On Speaking Out
My name is Pelé Williams. If you all were Yoruba language speakers, I would have introduced myself as Pèlé Williams. Try pronouncing that, if you can. There’s a kp sound in there that is not an English phonogram. Pelé is the Canadian edition of Pèlé. Having a name like Pèlé was not easy, even when I was growing up in Nigeria. You see, Nigerian names often have a meaning. When a child says her name, adults can often decode what it means and why the name was given. For example, “Bose ” means, “I was born on Sunday” and Tokunbo means, “I was born abroad”.
But my father selected- Pèlé – a name that no one could decode. Each time I was asked: “What is your name?”, I braced up myself for a speech. My name is Pèlé . The next question I would get is “ Do you mean Pèlẹ́?” You see, Pèlẹ́ means “I’m sorry” . Offended, I would respond , “No, I mean Pèlé.” The next question will be- “Pèlé?? Where are you from? and “What on earth does your name mean “? So, in a culture where children are seen and not heard, I learnt to speak up and engage my audience, each time I defended my name.
Another reason I had to speak up was that I was left-handed in a culture where being left-handed was considered rude and just plain wrong. Without meaning to, I would offend by simply passing along an item with my left hand. I needed courage to challenge the norm with my teachers and my elders each time I interacted with them.
I grew in a family of five girls, in a society that said “Something is amiss if your family does not have a son”. I had to find my voice each time someone said- “You don’t have a brother?! Wow, how unfortunate! “. I became a feminist child. My decision to get a degree in Engineering was strongly influenced by my desire to prove that “what a boy can do, a girl can do better”. I was one of 6 girls in a class of 60. I took great pride in excelling at school.
Help! The Cat’s got my Tongue
I arrived in Canada for graduate school approximately 14 years ago. Though I had been speaking English all my life, I had to re-learn conversing in Canadian English. I got blank stares when I introduced myself as Pèlé . No-one could pronounce the name! So, I re-named myself. I become Pelé – the Brazilian soccer player or Pele – the Hawaiian goddess of volcanoes and fire, depending on the mood I find myself.
To be understood, l quickly learnt alternative words and phrases: When asked, “How are you?” I replied, “I’m good!” instead of “I’m fine, thank you”. I used the word, elevator instead of lift, truck instead of lorry, pants instead trousers , underwear instead of pants, Mad instead of angry, cookie instead of biscuit, fries instead of chips and soccer instead of football.
I was baffled that, even though I still had a lot to say, I did not always know how to articulate with my “Nigerian accent”. I did not always understand conversations and jokes.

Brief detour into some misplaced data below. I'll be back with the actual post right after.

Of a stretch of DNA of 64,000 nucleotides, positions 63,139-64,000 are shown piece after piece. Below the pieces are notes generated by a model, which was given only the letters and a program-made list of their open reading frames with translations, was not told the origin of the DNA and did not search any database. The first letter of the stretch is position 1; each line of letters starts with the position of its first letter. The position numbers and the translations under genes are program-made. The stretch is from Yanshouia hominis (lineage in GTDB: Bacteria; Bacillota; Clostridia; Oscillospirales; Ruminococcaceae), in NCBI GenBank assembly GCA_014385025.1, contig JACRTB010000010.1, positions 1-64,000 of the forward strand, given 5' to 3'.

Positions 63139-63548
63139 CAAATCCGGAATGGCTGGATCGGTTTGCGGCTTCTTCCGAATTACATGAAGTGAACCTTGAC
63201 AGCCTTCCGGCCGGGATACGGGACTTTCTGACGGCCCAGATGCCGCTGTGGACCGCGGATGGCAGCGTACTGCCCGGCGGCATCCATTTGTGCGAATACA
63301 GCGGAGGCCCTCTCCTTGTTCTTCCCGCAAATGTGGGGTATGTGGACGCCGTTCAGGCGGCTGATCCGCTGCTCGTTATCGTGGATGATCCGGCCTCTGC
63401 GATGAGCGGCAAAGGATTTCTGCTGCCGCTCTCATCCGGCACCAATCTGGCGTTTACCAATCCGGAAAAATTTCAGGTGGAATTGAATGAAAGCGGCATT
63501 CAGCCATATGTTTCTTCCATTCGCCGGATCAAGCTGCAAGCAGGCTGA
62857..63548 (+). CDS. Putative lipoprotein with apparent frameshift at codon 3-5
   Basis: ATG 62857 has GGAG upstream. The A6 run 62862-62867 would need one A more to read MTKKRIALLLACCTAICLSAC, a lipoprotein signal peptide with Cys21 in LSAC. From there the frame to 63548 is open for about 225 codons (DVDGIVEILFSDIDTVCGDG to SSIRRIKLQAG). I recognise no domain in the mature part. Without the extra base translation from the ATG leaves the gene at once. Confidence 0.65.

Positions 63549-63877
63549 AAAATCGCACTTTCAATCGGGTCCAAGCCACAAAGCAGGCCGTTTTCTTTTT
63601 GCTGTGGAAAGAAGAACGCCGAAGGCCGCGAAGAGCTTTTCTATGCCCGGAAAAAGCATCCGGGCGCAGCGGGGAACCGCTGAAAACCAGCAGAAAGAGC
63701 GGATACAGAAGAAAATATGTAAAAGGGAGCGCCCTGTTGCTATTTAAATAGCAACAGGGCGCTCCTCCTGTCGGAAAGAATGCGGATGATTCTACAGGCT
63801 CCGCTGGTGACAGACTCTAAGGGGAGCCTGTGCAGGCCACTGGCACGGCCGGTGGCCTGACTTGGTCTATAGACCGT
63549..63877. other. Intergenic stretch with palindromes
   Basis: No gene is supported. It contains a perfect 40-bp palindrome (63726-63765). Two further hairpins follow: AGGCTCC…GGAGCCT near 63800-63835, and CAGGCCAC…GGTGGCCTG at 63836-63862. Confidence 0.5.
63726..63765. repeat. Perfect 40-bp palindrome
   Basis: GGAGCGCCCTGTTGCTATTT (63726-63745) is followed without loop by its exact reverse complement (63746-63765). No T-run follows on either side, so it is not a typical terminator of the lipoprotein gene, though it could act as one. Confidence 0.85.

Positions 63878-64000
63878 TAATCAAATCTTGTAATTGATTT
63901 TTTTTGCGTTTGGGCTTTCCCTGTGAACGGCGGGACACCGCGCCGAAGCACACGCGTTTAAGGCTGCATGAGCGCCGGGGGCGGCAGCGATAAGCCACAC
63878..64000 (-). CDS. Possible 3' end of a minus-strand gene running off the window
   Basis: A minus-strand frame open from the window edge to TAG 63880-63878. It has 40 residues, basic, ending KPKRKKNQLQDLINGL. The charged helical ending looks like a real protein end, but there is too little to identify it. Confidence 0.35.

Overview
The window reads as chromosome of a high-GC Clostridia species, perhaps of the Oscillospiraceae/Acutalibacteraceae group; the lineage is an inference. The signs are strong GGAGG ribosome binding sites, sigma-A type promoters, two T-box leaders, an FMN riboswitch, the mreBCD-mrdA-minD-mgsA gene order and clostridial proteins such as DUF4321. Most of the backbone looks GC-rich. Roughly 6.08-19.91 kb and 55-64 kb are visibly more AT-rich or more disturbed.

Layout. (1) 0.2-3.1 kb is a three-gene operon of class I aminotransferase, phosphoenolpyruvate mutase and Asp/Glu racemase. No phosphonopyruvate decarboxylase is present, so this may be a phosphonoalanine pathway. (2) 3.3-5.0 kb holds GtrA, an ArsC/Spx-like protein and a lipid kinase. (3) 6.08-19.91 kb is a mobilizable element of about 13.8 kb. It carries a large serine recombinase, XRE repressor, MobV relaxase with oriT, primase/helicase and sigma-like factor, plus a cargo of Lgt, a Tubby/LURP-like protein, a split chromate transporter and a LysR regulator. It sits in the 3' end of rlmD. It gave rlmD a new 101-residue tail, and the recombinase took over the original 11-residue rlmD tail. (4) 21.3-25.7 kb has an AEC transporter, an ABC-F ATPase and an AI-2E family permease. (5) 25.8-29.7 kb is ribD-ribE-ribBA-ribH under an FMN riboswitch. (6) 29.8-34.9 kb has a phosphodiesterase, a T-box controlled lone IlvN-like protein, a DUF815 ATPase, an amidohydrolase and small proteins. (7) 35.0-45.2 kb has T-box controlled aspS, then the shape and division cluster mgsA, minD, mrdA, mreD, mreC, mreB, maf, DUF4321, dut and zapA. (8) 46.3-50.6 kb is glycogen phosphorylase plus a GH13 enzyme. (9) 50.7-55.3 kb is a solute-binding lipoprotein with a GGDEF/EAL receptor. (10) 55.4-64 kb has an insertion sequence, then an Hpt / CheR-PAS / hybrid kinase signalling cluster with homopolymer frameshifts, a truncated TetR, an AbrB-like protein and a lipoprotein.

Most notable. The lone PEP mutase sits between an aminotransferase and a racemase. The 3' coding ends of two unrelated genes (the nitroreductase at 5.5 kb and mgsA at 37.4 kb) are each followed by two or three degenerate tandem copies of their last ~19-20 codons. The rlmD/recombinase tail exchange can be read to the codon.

Thanks to PowerPoint, I survived graduate school. I got really got good at organizing and delivering my message. I would rush through the slide deck at high speed. My only goal was to get the talk over with. Everyone said, Pele, that was good, but you talk too fast! To which I would reply, “ But so do you!”
Once out of graduate school, I gravitated towards roles that required little or no public speaking. At one meeting, I remember being asked to speak up because I was whispering without realizing it.
Re-discovering my voice
Over the years, I gradually became more Canadian. I also learnt to rely on my faith in God to survive the palpitations I get during public speaking events. I started practicing with the youngest audience I could find, doing something I had always done. I began teaching kids at the Sunday school nursery, and worked my way up to grade school as my kids got older too.
I stepped out of my comfort zone, when I took on my previous job two years ago . In that role, I was constantly required to listen and communicate to both small and large groups. My opinion was not only welcomed, it was required, and usually on-the-fly.
I was fortunate to be working in an office on a floor where a Toastmasters club meets. Every Thursday at lunch, I passed by the Toastmasters placard on the wall and thought, “these folks most be quite vain to spend their lunch hour practicing how to deliver grand speeches”.
However, in my search to improve my communication skills, I realized most excellent communicators have had to work hard to perfect their public speaking skills. So, I decided to check out the toastmasters club. I have grown immensely as communicator since my first club meeting, in April. 2014 I suddenly discovered , that I no longer have palpitations when I speak on-the-fly in public. I still have palpitations at planned speeches though. But I’m working at it and I’m super-excited about re-discovering my voice again.